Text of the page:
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  • ‘Iron’ Mike Tyson’S Early Life, Fighting Journey, Professional Career And Fall From Grace

‘Iron’ Mike Tyson’s early life, fighting journey, professional career - and fall from grace

The story of Mike Tyson’s life is one of the most incredible, fascinating and disturbing stories in the entire world of sport. It is a story rampant with monumental highs and devastating lows.

Tyson's story involves incessant drug abuse, visits to prison, theft & deceit, childhood adoption and of course, one of the greatest boxing careers of all time.

Early life

Michael Gerard Tyson was born in Brooklyn, New York, in June of 1966. As a child, he endured a particularly difficult start to life, both in his upbringing and surroundings.
He never knew his biological father, Purcell Tyson - and his stepfather, Jimmy Kirkpatrick, abandoned the family when Tyson was just two years of age.
Tyson was sexually abused by a stranger when he was seven, and his mother, who was an alcoholic, died when he was just 16.
After his stepfather left, Tyson's mother moved the family to 178 Amboy Street in Brownsville, on the eastern side of Brooklyn. Brownsville was renowned for being the murder capital of New York, whilst also boasting the highest rate of incarceration and violent crime of anywhere in New York.

It was here that Tyson's life would descend into a murky world of crime and rebellion.

"Everything was so hostile, cops always stopping you, ambulances always coming to pick up somebody, guns always going off, people are getting stabbed," he recalled.
As a timid and pudgy kid with a lisp and glasses, in one of the roughest areas in the country, it was either fight back or fade away.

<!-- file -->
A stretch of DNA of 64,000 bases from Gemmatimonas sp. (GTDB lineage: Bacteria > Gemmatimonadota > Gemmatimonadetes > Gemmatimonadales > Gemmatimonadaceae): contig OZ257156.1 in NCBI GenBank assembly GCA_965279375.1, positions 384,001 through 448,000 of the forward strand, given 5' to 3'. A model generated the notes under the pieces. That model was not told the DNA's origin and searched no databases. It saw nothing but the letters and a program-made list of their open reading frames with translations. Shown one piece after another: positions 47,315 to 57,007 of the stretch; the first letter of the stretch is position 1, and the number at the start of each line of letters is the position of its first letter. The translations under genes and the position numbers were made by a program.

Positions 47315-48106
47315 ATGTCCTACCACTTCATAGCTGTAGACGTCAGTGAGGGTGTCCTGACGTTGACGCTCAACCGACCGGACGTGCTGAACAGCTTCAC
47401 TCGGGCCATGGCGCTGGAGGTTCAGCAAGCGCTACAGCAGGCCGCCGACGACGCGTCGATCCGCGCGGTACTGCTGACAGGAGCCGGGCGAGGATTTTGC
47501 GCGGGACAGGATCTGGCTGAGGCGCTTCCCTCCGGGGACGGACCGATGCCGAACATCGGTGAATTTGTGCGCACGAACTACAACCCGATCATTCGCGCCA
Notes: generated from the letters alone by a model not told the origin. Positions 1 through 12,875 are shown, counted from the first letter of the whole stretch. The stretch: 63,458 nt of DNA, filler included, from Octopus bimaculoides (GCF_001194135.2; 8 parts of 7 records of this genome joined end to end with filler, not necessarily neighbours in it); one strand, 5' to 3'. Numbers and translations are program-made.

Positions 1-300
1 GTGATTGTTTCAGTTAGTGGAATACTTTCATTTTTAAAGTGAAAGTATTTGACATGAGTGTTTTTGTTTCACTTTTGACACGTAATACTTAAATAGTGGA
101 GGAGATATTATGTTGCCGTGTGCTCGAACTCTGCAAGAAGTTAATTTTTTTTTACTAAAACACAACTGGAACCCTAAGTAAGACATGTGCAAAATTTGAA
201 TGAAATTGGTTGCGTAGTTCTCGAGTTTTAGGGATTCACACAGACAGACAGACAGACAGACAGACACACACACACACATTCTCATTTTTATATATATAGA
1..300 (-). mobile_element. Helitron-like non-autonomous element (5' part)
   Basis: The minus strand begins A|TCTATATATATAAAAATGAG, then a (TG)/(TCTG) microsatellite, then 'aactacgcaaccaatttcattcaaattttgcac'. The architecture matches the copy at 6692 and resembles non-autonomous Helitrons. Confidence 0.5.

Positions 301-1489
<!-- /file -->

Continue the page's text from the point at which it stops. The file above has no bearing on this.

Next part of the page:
When he was 10, Tyson joined a local gang called the Jolly Stompers, who, despite the name, weren't quite as friendly as they sounded.
By 11, he'd already been introduced to acid and cocaine. He'd also been arrested more than 30 times before he was even a teenager.

"I came from such a morbid home life that I couldn't live without feeling the hot stones and seeing the blazing fires. Hell was my life, it was my world, it was where I grew up."

Given the start to life that Tyson had and the things he saw growing up, it is perhaps unsurprising that he meandered towards a life of crime. However, things took an incredible turn when he was sent to a Juvenile centre in upstate New York.

Tyson's fighting journey

In 1981, a 12-year-old Tyson was sent to Tyron school for boys in upstate New York. Either by luck or good fortune, a certain Bobby Stewart was offering boxing lessons to inmates of the juvenile centre - the same Bobby Stewart who fought at light-heavyweight, on the undercard of 'The Rumble in the Jungle' in 1974.

Clearly believing he had an incredible talent on his hands, Stewart reached out to legendary boxing manager Cus D'Amato, who had led people like Jose Torres and Floyd Patterson to world titles.
D'Amato immediately took Tyson under his wing, eventually adopting him, and moving him into his family home after his mother died.
Teddy Atlas and Kevin Rooney were brought in to oversee training, and a young Tyson became infatuated with the sport, watching old boxing videos religiously, learning the tricks of the trade from legends of a bygone era.

Professional Career

By late 1981, still just 15 years of age, Tyson had already become World Junior Olympic champion, knocking out Joe Cortez inside eight seconds. A record, by the way, which still stands today!

The legend of 'Iron' Mike Tyson had begun to take shape.